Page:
The stained glass window, showing Old Testament scenes, was made in 1610 by the glass-painters Richard Butler of Southwark, ‘Lewis Dolphin, a French painter’ (probably Louis Dauphin) and Martin van Bentheim of Emden, Holland. The scenes depicted, starting at the top and looking from left to right, are as follows: Visit of the Angel to Abraham; Moses in the bulrushes; Solomon and the Queen of Sheba; Jacob’s dream; Jonah and the whale; Passover of the Israelites; Samson and Delilah; Abraham offering up Isaac; Naaman in the River Jordan; David and Goliath; Elisha raising the son of the Shunamite woman; and Elijah in the fiery chariot.
This area of the House was destroyed by the fire in 1835 that also took the life of the Ist Marchioness of Salisbury. At the time of the fire, engines had to travel from as far away as London, so it was some time before they reached Hatfield. However, the Chapel was miraculously saved when the intense heat melted the leaden water tanks in the attics. Simultaneously, the wind changed direction and torrential rain began to fall, so the flames were extinguished before any more damage could be done. The fire was driven back and only the West Wing was destroyed.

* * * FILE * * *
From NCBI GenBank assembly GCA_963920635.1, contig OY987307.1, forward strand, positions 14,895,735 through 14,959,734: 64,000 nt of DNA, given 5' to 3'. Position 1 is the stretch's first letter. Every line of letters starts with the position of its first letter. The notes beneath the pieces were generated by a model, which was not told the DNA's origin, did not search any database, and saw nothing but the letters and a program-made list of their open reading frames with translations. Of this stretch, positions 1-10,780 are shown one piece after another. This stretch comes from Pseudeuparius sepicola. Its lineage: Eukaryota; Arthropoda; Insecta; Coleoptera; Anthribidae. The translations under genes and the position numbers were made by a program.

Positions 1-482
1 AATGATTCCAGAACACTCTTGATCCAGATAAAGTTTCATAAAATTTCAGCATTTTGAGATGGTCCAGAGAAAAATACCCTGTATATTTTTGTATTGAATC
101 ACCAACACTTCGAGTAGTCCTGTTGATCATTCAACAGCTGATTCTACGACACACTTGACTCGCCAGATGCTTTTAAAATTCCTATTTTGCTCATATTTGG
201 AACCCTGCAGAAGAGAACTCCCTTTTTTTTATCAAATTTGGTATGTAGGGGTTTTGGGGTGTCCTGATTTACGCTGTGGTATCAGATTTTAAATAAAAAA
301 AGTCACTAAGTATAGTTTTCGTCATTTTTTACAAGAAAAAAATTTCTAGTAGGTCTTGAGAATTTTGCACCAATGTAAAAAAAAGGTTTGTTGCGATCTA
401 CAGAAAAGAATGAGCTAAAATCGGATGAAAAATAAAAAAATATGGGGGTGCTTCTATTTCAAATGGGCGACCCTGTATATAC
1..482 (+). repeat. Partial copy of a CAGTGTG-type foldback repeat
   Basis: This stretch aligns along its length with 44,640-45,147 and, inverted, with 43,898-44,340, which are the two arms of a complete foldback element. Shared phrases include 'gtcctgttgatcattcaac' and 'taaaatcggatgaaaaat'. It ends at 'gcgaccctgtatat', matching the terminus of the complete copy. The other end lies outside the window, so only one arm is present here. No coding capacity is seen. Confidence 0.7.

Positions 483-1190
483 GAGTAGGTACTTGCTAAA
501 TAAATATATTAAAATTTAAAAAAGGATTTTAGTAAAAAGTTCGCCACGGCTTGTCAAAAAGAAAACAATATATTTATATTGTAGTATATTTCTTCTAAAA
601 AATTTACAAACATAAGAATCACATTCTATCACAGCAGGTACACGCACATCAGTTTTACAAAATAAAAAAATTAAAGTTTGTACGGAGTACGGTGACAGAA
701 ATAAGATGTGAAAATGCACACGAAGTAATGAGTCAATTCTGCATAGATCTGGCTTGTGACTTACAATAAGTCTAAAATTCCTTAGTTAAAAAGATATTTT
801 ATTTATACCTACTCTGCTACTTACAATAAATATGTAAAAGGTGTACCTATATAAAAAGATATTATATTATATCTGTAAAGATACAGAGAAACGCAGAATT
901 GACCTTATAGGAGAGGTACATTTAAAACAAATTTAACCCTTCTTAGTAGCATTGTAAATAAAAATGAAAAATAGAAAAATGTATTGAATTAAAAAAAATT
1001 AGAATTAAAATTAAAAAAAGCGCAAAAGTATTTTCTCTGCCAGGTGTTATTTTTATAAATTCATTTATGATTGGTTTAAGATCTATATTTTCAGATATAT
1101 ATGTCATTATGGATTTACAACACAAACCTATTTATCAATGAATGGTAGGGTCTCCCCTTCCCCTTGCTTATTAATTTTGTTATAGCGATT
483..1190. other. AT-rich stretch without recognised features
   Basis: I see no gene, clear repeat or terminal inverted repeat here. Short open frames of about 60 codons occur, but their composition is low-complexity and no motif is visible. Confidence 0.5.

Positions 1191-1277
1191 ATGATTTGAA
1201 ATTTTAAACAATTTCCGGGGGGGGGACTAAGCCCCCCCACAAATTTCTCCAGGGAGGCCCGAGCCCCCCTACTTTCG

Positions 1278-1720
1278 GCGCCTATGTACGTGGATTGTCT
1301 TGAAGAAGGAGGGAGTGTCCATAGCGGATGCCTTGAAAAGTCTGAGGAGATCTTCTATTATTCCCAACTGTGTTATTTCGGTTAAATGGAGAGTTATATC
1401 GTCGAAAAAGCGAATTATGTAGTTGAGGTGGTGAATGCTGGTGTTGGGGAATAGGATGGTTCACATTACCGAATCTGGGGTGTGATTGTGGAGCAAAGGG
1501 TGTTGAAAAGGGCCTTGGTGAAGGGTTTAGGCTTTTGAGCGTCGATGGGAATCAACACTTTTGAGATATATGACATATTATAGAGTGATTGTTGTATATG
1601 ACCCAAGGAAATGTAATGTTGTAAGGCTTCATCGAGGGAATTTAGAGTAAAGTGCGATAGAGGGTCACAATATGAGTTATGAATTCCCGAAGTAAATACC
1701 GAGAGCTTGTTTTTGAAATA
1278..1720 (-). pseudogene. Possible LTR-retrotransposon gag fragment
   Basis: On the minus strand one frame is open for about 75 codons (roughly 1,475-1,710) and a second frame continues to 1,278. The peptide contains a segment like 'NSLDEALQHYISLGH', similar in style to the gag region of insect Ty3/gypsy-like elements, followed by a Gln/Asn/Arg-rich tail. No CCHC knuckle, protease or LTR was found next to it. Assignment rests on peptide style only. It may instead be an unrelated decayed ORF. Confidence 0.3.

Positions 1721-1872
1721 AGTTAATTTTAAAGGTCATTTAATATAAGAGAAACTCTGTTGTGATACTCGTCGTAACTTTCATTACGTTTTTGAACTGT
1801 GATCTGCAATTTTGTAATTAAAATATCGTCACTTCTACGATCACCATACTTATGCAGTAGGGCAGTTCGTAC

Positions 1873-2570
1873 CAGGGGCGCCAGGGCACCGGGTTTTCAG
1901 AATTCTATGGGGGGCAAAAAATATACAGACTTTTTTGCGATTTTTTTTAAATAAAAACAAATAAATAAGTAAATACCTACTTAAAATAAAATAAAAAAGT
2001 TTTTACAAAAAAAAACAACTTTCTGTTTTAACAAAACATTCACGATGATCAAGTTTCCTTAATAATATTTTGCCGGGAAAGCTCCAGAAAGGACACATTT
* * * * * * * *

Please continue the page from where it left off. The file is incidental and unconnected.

Following its miraculous survival, the Chapel was remodelled between 1869 and 1877 by the 3rd Marquess, although the gallery retains its original portraits by Rowland Bucket of apostles and evangelists in the roundels under each arch. The old high pews were removed during the remodelling, while the screen, dado and white marble altar were installed. The organ was added and Giulio Taldini, who was responsible for the decoration in the Marble Hall, was commissioned to design and paint the front of it.